What you need to know about use-by dates

By Nikkie Sutton

- Last updated on GMT

Useful information: the Food Standards Agency has explained the differences between use-by and best-before dates on food products
Useful information: the Food Standards Agency has explained the differences between use-by and best-before dates on food products

Related tags: Food, Cooking, Food standards agency

Food labelling has hit the headlines of late and The Morning Advertiser has taken a look at the rules around use-by and best-before dates.

The Food Standards Agency (FSA) firstly wanted to highlight that EU Food Law is clear that food should be fit for human consumption and the presentation of food, and the information, which is made available about it, must not mislead consumers.

The use-by date is about safety and the most important date to remember, according to the FSA. Foods can be eaten (and most can be frozen) up until the use-by date, but not after.

For the use-by date to be a valid guide, the product’s storage instructions should be followed carefully.

Best-before date is about quality and not safety. The food will be safe to eat after this date but may not be at its peak in terms of quality – its flavour and texture might not be good. The best-before dates appear on a wide range of frozen, dried, tinned and other foods.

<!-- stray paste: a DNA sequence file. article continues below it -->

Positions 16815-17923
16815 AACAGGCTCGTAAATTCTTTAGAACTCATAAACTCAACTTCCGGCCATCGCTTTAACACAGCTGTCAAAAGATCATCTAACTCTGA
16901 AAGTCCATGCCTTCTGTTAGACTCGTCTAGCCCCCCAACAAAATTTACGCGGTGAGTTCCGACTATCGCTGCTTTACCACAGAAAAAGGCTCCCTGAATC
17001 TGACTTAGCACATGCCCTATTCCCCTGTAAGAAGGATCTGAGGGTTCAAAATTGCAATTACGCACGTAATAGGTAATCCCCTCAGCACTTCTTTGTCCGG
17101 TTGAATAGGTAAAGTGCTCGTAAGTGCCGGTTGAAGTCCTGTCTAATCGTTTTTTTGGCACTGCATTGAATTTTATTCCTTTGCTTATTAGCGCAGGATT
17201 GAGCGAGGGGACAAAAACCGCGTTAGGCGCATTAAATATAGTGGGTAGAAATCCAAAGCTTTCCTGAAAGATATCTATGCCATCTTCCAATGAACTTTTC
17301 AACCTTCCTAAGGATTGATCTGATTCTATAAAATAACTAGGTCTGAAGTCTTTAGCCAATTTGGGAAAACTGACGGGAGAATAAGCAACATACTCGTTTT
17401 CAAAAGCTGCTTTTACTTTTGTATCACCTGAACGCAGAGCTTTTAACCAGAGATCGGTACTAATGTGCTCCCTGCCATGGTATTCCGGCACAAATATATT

Storing correctly

Freezing acts as a pause button and it is safe to freeze food up until the use-by date. This includes meats and meals cooked from previously cooked and frozen meat. Once defrosted, the pause button is off so defrost food as it is needed and serve within 24 hours.

The best-before date will only be accurate if the food is stored according to the instructions on the label.

Many people believe food can only be frozen on the day of purchase but most foods can be safely frozen right up to the use-by date.

It is best to place food in an air-tight container or wrap food well in freezer bags, freezer wraps or cling film before placing in the freezer otherwise the cold air will dry it out. Try to expel any air from freezer bags.

Raw and cooked meats can be safely frozen. Simply defrost overnight in the fridge (but be careful that raw meat doesn’t drip on any other foods in the fridge and check it is thoroughly defrosted), use within 24 hours and cook until steaming hot.

Foods can be stored in a correctly functioning freezer for a long time without going off, but it is the quality that deteriorates over time.

Frozen food

It is best to make sure frozen food is eaten within three to six months. If meat is frozen for longer, the FSA advises to marinate it before cooking to improve texture or use herbs and spices to add flavour.

Frozen food can be defrosted overnight in the fridge but the FSA suggested checking to ensure it is thoroughly defrosted.

Once defrosted, the food needs to be used within 24 hours and cooked until steaming hot. If needed quicker, food can be defrosted safely in a microwave but there should be no frozen lumps or cold spots in the middle.

Related topics: News

Related news